One aspect lacking from the Homecoming 2013 finale football matchup against Palisades other than a Wolverine victory was the presence of a single, distinct student section in the stands.
Instead of congregating in one area of the bleachers, Wolverine Fanatics were split up throughout the bleachers, the track and the lower quad, hindering communication between the student-fans and preventing any cheers or chants supporting the Wolverines from gaining full momentum.
While they did not have any direct confrontation with the administration, the Head Fanatics thought that the school should have allotted a part of the bleachers solely for the students. “Collectively, we feel that it would be appropriate for the administration to chain off the section traditionally taken by student fans,” Head Fanatic Jonathan Felker ’14 said. “This would allow those students who attend the Homecoming football game to have a place to cheer together, as opposed to scattered around the track.”
Head of Athletics Terry Barnum believes neither side planned ahead enough to practically form a student section amidst the packed Homecoming crowd.
“We had more people get in their seats for the football game earlier,” Barnum said. “We had people in the stands a full half hour or 45 minutes before kickoff, and we hadn’t told them ahead of time that they couldn’t sit in those spots. There would have been hundreds of people we were asking to move.”
The administration and Head Fanatics have been at odds in the past, notably when school officials ejected Fanatics for chants that were deemed inappropriate.
This time around, both sides look to be on the same page in resolving the issue of a student section for the future, although Head Fanatics believe they do not deserve to bear the blame for the Homecoming football game’s disorganization.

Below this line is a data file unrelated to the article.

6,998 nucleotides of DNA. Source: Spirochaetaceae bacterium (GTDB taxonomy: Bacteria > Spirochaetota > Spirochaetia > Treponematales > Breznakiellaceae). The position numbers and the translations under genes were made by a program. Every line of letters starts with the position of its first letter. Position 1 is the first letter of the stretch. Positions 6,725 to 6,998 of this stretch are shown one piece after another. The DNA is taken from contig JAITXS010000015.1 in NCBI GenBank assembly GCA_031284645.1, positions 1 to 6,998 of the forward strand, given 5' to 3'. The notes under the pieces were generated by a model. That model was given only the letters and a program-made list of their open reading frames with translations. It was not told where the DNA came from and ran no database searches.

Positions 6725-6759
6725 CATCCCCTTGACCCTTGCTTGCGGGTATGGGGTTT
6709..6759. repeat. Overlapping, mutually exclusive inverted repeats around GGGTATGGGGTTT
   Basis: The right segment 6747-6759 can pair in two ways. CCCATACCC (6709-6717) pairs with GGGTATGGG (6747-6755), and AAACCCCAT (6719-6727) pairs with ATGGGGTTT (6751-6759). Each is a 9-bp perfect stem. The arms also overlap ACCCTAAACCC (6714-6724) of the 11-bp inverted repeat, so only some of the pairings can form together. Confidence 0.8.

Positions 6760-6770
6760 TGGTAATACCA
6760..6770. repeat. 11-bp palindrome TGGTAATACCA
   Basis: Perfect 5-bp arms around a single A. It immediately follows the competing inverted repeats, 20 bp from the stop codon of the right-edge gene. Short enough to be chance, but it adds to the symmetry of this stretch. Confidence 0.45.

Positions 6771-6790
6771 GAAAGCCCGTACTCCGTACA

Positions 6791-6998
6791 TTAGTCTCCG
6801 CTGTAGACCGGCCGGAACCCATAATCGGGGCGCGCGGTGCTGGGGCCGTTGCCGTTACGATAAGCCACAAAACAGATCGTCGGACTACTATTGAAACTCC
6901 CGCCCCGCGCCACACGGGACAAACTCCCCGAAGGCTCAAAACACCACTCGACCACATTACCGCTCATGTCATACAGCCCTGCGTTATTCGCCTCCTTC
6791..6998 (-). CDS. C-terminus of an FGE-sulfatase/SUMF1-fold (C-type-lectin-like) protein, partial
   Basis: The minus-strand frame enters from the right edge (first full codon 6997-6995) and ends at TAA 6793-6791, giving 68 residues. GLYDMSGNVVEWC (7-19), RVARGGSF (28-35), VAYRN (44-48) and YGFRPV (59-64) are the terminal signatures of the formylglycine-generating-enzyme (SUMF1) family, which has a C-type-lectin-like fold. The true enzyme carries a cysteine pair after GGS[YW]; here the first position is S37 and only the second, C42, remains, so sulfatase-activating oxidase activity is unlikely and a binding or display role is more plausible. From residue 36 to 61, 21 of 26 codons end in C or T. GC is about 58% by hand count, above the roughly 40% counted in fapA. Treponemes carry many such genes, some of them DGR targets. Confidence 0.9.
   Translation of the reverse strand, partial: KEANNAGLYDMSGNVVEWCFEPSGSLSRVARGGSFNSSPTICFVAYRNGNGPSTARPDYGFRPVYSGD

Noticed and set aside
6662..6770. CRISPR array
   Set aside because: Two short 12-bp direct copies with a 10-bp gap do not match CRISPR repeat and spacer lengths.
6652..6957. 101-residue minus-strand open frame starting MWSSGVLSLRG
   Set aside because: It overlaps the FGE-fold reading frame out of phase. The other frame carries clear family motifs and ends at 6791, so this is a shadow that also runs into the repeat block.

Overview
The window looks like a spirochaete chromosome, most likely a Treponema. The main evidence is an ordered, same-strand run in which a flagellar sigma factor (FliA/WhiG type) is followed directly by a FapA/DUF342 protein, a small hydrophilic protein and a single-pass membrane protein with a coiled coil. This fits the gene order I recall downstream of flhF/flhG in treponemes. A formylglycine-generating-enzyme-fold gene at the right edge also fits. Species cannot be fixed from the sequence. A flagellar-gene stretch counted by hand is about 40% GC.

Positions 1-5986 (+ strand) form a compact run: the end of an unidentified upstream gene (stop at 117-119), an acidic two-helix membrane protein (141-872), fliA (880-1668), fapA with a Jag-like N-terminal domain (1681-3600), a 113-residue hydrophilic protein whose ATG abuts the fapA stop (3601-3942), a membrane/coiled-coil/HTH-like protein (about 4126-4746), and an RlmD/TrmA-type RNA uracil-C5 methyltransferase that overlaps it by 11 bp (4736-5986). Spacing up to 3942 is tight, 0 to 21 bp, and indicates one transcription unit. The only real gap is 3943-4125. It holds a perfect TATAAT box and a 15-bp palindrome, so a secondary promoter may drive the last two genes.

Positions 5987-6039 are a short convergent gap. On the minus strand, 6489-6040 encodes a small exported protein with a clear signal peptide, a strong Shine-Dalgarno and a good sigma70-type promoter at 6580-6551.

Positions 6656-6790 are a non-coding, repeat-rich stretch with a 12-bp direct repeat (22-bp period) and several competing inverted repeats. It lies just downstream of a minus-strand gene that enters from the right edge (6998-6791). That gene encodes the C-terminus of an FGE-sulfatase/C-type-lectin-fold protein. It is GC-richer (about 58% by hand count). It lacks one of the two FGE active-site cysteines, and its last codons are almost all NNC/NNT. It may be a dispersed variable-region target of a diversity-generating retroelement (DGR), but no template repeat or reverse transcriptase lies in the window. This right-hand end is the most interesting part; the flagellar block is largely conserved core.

“The Head Fanatics as a group took a lot of the heat for not creating some sort of student section, but what people do not understand is how hard it is to relocate parents who tend to be stubborn about the view from which they watch their children,” Felker said. “If they were not allowed to sit in that section in the first place, however, it would be very easy for us, as Head Fanatics, to do our job. For future reference, we believe the administration should set up a designated student section large enough to accommodate the standard student fan turnout.”
Barnum agrees with the Fanatics’ solution and does not think either side is to blame for the mistake.
“It has been a joint effort in the past where the Fanatic leaders along with school administrators have tried to rope off a section so the Fanatics have somewhere to sit,” Barnum said. “That just didn’t happen Saturday. It wasn’t the school’s fault, it wasn’t the Fanatics’ fault. It was just that we had a big crowd.”
“[The student section] is something we will have to plan for better in the future,” Barnum added. “It didn’t work out the way we would have wanted to. What we can do in the future is make sure we rope off that section and let families know that if they sit there, once the varsity game starts, they’re going to have to move so the Fanatics can sit down.”